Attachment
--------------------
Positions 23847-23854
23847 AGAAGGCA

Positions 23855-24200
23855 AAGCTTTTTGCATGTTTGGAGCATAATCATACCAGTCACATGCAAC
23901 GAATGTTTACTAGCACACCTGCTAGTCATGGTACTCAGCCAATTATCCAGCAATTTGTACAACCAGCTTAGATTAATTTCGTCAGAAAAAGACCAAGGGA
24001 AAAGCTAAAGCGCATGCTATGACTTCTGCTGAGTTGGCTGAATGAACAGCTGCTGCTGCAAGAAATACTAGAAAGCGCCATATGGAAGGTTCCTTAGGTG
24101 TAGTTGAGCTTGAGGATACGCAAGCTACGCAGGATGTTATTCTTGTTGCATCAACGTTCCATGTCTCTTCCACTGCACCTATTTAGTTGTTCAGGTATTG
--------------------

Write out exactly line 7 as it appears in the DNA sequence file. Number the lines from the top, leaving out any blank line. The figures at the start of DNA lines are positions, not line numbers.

24101 TAGTTGAGCTTGAGGATACGCAAGCTACGCAGGATGTTATTCTTGTTGCATCAACGTTCCATGTCTCTTCCACTGCACCTATTTAGTTGTTCAGGTATTG